It’s finally Maine house season! Last month, my Dad drove up from where he lives in Florida to get his house up and running again. Heat & water on, time to party. Our family, on both sides, had the inability to throw anything away, including their houses and we are so lucky for it. This house is where my Dad grew up, on Little Deer Isle. Our house is about ten minutes away across the bridge on the main land. My parents met in high school, which is why both sides of my family have homes so close together.
Having access to this house allows us to keep our little home a complete gutted mess because we have somewhere else to shower and lay our heads. And hang out with family, friends, etc. Isn’t she cute?
Last month I had the ability to stay up for a week which allowed for me to get a LOT done — mainly saving the plaster in the downstairs bedroom. While the plaster ceilings were too damaged from moisture to save, the walls were in semi-good shape. There was lots of cracks and places where it had separated from the lathe but I was determined to patch it up rather than take it down. It’s original to the house, and I want to save as much as I can.
Last summer I peeled the wallpaper in this room, which took about four hours. Some spots came right off, and some I really had to dig. This time it took about three hours and an entire tub of joint compound to smooth out the major cracks and fill all the nail holes. I wanted to sincerely apologize to every landlord I ignored when they asked me not to put holes in their horse hair plaster. Karma!
This is what it looked like while I was in progress:
The space above the old fireplace was the worst — probably because this is where they always had photos hanging and over the years the wear and tear took a toll. I let my first layer of joint compound dry for 24 hours, and then added approximately 1,000,000 plaster buttons, added another layer of joint compound, and then let that dry for 24 hours. I sanded it all down and then painted two layers of Kilz on every surface in the room — including the trim. The trim had already been painted, but was stained from years of smoke from the fireplaces and kitchen wood stove. I started to clean it, but realized we’d probably prime it anyway so I saved my arm strength and just whipped right over it.
This is the result:
Oh, and those daffodils are wild from the back yard.
Words and photos cannot express what a difference this makes to the room. It looks so fresh and clean and SAVED! When we started this project this room was FULL of furniture and tools with an enormous hole in the ceiling and peeling wallpaper. It now looks like a space you wouldn’t mind sleeping in — besides the fact that it still needs a ceiling… but we’ll get to that!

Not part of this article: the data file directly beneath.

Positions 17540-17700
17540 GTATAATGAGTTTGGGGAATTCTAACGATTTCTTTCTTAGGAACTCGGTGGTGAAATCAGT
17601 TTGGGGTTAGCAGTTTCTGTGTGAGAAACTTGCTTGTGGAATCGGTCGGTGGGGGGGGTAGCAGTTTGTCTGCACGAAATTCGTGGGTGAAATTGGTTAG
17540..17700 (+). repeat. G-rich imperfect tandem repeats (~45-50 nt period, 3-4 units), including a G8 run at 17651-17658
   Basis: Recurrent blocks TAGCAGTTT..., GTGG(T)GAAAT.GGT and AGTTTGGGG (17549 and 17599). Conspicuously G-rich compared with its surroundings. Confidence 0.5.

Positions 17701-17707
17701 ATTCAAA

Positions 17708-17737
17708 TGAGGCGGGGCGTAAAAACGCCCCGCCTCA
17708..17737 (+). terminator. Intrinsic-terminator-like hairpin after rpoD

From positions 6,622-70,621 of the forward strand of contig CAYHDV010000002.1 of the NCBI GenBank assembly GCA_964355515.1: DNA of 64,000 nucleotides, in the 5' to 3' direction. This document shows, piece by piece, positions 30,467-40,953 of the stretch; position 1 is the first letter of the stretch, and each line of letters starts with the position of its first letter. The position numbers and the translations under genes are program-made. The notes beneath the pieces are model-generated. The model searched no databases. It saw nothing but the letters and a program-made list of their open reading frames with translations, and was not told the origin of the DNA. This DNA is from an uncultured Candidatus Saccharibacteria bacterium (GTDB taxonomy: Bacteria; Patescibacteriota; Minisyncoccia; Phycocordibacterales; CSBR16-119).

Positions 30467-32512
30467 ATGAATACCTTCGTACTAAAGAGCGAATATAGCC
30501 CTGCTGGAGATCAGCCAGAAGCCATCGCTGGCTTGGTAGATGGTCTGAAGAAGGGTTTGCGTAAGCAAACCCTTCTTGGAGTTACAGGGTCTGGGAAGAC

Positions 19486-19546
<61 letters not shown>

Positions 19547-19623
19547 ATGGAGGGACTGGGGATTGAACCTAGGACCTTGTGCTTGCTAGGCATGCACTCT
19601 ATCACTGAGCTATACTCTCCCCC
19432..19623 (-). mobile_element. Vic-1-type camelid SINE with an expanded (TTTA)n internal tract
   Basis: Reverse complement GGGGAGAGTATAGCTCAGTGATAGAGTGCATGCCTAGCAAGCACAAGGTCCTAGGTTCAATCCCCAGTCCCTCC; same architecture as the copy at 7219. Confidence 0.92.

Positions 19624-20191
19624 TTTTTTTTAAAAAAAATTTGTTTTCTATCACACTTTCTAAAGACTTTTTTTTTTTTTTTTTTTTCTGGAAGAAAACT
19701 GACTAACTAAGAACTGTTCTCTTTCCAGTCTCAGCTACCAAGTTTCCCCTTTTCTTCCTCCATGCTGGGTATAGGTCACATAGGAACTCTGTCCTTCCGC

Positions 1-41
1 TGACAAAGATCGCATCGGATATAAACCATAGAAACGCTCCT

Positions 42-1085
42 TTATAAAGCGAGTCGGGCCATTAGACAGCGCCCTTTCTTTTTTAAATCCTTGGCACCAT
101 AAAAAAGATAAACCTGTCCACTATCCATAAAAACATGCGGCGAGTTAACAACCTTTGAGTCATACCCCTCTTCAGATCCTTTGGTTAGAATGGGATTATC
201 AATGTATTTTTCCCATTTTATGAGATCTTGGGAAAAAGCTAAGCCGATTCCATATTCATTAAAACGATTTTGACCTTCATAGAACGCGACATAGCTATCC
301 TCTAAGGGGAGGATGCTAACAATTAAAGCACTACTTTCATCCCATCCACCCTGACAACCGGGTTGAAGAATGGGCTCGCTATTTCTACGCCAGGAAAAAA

The other major project we did was demo in the dining room and kitchen. The plaster in the dining room could not be saved — it was moldy and wet and crumbling off the walls. We took this down easily and it was neat to see the real bones of the house. Look how wide those planks are!
Then we started working on removing the old cabinets. This was a chore — I’m not sure when they were put in, but there was wallpaper behind them when we took them down so I am going to guess they were put in sometime in the 60’s. And they were really in there. It took my dad and husband three hours to get it all out because they were connected in the most intricate way. We could have gone to town slicing and smashing them out, but we wanted to (and succeeded in) saving them to use for storage in the basement.
Once we had the cabinets out, we realized the plaster was pretty nasty. So we thought, what the heck, let’s just take that down too. And now it looks like this! With the bonus of a free refrigerator we found on the side of the road that just so happens to be the perfect petite size we were going to purchase.
You would think getting to the house this point would be encouraging, but seeing the whole back half essentially gutted has been giving me extreme anxiety. There is so much to do before we can start to build it back up… but it will happen.
Here’s what’s next:
– Replace the single door to sliding patio doors
– Move the window over a bit so it will be centered over the new sink
– Evaluate the electric, add in outlets where necessary
– Put in supports for open shelving
– Insulate walls that are currently open
– Put up drywall
– Address the ceilings, make them match across the two spaces
– Think about flooring
– Get the space ready for cabinet install
…. I’m tired just thinking about it. We’ll be up this weekend tackling small and fun projects, like painting the bathroom something like this moody shade, Benjamin Moore Washington Blue.
Stay tuned for more!